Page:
Analysing harmful constituents in e-cigarette aerosols typically involves adopting a methodology used for analysing tobacco smoke. Cambridge filter pads (CFP) are the basis of numerous protocols for analysing the various classes of compounds representing 93 harmful and potentially harmful constituents identified in tobacco smoke by the FDA. This paper describes a simplified method for trapping the low volatility components of e-cigarette aerosols using a single trapping procedure followed by physical extraction. The trap is a plug of amorphous silica fibres (0.75 g of 4 µm diameter) within a 10mL syringe inserted between the e-cigarette mouthpiece and the pump of the vaping machine. The method is evaluated for emissions from three generations of e-cigarette device (Kangertech CE4, EVOD and Subox Mini-C). On average the silica wool traps about 94% of the vapourised liquid mass in the three devices and higher levels of condensate is retained before reaching saturation compared with CFP. The condensate is then physically extracted from the silica wool plug using a centrifuge. Condensate is then available for use directly in multiple analytical procedures or toxicological experiments. The method is tested by comparison with published analyses of carbonyls, among the most potent toxicants and carcinogens in e-cigarette emissions. Ranges for HPLC-DAD analyses of carbonyl-DNPH derivatives in a laboratory formulation of e-liquid are formaldehyde (0.182±0.023 to 9.896±0.709 µg puff-1), acetaldehyde (0.059±0.005 to 0.791±0.073 µg puff-1) and propionaldehyde (0.008±0.0001 to 0.033±0.023 µg puff-1); other carbonyls are identified and quantified. Carbonyls concentrations are also consistent with published experiments showing marked increases in with variable power settings (10W - 50W). Compared with CFPs, e-cigarette aerosol collection by silica wool requires only one vaping session for multiple analyte groups, traps more condensate per puff, collects more condensate before saturating.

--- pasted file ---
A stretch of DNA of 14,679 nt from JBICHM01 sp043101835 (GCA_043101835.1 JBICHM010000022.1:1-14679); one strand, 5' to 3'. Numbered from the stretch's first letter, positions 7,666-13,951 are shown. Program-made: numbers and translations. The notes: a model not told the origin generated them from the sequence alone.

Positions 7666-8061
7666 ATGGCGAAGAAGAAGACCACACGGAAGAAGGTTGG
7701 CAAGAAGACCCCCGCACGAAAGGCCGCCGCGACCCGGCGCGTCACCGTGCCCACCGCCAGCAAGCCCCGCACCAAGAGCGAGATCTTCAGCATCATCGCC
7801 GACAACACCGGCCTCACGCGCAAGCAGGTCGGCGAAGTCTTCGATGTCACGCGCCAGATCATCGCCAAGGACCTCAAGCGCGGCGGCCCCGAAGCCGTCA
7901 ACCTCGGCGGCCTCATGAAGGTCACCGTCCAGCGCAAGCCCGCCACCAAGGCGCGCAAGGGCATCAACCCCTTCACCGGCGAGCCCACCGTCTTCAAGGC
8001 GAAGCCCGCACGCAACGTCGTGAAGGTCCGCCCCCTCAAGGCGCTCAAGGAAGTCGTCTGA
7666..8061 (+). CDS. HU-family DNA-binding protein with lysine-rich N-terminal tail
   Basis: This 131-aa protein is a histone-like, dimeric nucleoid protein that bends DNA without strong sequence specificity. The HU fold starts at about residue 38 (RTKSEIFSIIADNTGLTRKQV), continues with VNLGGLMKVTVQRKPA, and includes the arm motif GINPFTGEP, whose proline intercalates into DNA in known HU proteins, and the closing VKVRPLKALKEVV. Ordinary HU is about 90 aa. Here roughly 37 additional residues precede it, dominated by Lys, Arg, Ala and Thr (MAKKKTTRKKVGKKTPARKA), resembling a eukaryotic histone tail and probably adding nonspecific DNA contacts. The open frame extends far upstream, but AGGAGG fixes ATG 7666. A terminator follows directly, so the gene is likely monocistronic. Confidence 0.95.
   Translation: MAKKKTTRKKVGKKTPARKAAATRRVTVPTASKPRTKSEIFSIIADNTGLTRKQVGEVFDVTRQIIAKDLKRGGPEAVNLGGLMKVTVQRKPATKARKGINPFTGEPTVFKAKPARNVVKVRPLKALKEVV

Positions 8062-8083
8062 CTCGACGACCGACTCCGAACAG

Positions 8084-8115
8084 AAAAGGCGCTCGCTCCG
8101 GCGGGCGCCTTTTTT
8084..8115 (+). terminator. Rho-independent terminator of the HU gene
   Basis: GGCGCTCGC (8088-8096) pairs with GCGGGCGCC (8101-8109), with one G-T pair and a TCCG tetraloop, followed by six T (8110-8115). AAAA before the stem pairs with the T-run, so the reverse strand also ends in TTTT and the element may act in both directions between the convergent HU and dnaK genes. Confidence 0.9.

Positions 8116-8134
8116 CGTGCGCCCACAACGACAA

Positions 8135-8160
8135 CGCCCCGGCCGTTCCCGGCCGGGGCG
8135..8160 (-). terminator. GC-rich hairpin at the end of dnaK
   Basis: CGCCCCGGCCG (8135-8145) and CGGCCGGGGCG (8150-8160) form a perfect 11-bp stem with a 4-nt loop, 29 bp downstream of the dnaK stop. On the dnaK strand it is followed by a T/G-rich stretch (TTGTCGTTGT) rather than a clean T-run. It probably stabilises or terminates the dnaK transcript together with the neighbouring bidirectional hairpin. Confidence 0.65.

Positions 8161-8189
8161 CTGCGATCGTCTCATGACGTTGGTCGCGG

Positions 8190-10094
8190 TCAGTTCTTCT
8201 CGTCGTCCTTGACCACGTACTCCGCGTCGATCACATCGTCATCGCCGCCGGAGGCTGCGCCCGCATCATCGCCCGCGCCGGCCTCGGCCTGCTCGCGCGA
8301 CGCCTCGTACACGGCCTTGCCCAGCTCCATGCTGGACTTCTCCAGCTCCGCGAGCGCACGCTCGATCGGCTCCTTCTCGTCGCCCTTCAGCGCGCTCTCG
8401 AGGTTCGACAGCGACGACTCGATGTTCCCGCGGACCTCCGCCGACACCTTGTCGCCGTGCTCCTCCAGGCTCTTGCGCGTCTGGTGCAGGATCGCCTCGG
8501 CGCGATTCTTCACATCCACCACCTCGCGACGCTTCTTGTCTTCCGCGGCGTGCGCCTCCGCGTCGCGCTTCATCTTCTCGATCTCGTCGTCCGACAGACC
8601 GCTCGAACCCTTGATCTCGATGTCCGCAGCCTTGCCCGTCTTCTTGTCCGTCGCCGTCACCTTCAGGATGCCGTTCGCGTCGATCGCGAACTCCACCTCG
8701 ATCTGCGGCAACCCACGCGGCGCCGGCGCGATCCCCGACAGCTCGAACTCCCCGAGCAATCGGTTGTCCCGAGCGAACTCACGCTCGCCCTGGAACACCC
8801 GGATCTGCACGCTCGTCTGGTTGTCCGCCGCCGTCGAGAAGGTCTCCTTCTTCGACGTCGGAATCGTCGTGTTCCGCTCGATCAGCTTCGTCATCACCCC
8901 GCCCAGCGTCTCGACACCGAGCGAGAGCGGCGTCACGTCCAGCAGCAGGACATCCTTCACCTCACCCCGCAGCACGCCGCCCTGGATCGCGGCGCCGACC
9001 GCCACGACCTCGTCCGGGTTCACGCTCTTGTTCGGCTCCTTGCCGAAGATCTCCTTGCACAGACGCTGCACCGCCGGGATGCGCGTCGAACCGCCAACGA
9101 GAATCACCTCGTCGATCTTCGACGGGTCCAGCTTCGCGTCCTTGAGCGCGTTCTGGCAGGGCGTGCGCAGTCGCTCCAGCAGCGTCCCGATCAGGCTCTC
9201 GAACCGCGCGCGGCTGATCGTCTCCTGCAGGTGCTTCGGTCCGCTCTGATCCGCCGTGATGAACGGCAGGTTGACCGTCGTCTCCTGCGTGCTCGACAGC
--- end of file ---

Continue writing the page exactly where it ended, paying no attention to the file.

Stephens, W. E., de Falco, B., & Fiore, A. (2019). A strategy for efficiently collecting aerosol condensate using silica fibers: application to carbonyl emissions from e-cigarettes. Chemical Research in Toxicology, 32(10), 2053-2062. https://doi.org/10.1021/acs.chemrestox.9b00214